Denmark

 

[The following includes information and quotes from some of my dad’s (James Madsen Towner) writings in the 1980s.]

In 1888 my Daddy’s grandparents Hans and Anna Marie Madsen (born 1837 and 1840, respectively) were living near a rural village in Denmark with their eight children: Peter, Christina, Christopher (Mads), Hannah, Christian, Margretha, James, and my grandmother Petrea (b. 1882). Daddy described their two-story stone house from a color photograph that his cousin Harry Nielsen (deceased) showed him, which Harry had taken on a visit to Denmark in 1970. Daddy wrote, “It is a surprisingly good looking structure…a straight box-shaped home with foot-thick walls and deep set windows and doors. The picture was a side view with eight windows, four upper and four lower, with one door on the end and one in the center of the side showing. A large white stone chimney showed above the sharp pitched rough wood roof. The yard area was open, rough looking, but neat. A few bushes or natural shrubs could be seen with fairly thick, tall trees in the background on a rolling landscape.” Harry told Daddy that he talked to one old timer, who said he remembered the Madsens.

According to my father, the Madsens decided to move to America around 1888. The United States was advertising for immigrants to come to America. Labor was needed to develop the land – the East needed factory workers, and the West needed farmers. One quarter sections of land were offered to any and all. Immigrants came mostly from Europe and Scandinavia. The two oldest Madsen children, Peter (b. 1862) and Christina (b. 1864), came ahead to find land and to establish a home for the rest of the family.

I heard Daddy say over the years that the name of the town in Denmark that my grandmother Petrea emigrated from was Taulov. I could tell he wasn’t sure how to pronounce it, and neither he nor I had any idea how to spell it. When I began my ancestry project around 2005, I searched for it on the Internet using various spellings, but I came up with nothing. Then in 2007, my husband Gene and I took a cruise from London through the Baltic Sea, and one of our stops was Aarhus, Denmark. We toured a church there, and I asked a woman working at the church’s information desk if she knew the town. I am sure I said it wrong, but she recognized the name, in spite of my mispronunciation. She told me the name of the town was Taulov. She spelled it for me, and pronounced it tah-loof. The town happened to be only about 45 minutes from where we were. Unfortunately, our time in Aarhus was limited, and we were unable to go to Taulov, but I was very happy to have gathered this very valuable information.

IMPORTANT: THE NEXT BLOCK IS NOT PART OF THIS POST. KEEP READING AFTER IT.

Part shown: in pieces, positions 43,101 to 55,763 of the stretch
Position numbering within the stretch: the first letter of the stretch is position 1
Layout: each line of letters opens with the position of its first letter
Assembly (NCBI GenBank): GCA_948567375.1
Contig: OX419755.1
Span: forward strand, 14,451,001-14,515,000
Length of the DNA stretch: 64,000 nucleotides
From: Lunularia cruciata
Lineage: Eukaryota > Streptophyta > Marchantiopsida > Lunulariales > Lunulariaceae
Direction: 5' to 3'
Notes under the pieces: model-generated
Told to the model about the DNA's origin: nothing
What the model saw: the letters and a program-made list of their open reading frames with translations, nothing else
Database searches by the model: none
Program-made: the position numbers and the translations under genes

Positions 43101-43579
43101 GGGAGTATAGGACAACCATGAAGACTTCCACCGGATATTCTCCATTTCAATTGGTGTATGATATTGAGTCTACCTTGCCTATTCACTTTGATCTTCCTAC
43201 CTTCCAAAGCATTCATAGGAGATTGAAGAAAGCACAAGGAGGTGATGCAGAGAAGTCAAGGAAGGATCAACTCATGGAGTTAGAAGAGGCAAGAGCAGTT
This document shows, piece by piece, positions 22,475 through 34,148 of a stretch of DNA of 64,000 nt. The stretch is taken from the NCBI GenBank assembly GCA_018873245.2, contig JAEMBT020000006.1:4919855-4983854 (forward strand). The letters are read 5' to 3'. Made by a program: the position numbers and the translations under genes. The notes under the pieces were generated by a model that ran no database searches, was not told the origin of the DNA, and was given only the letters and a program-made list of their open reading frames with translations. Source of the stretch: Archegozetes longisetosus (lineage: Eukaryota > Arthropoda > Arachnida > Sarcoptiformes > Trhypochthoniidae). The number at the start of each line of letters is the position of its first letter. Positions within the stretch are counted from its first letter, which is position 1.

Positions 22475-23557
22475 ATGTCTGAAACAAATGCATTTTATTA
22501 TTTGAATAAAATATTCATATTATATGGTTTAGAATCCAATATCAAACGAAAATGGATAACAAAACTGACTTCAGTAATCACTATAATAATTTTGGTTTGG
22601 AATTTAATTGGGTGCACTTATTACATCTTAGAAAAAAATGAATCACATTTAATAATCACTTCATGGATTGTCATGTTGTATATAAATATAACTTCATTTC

When Daddy was a young boy, his grandmother Anna Marie Christiansen Madsen talked to him about her life in the old country, but he had difficulty understanding her Danish and couldn’t remember a lot of it. However, he did remember one story vividly. His grandmother told him that when her family was young (many years before my father’s mother was born) it was a troubled time in Denmark and in neighboring European countries. During the summer, German soldiers traveled from Germany north across the land. They pillaged along the way and lived off of the land. Daddy’s grandmother told him that most of these soldiers were gentle people, but there were enough mean people and bullies to frighten all of the natives. Young Danes ran ahead of the soldiers to warn people that the Germans were coming. At that time, his grandparents took all of their precious possessions, including mattresses, bedding, and utensils, into the woods and buried them. Daddy’s Uncle Pete was the oldest and grew from six years to thirteen years during this time. Some of the Germans were not much older than the children themselves, and they liked to play with him. They stayed for several days at a time, and when they left, they often took Dad’s Uncle Pete with them. He would be gone for weeks or even months at a time, but they always brought him back in the fall, as winter closed in, and then continued on their way back to Germany. Dad wrote, “He was none the worse for the experience.”

My great-grandparents and their family came to America three years before Ellis Island opened, which was the processing portal for millions of immigrants. Daddy said he didn’t recall talking with his mother about the old country at all, but he did discuss it with her brother James (Uncle Jim). According to my father, Uncle Jim described the old country as rolling wooded land with cart trails from village to village which were about seven to ten miles apart. He said everyone walked everywhere and that Daddy’s grandfather returned twice to Denmark for a visit after coming to America. Each time he was gone about three months.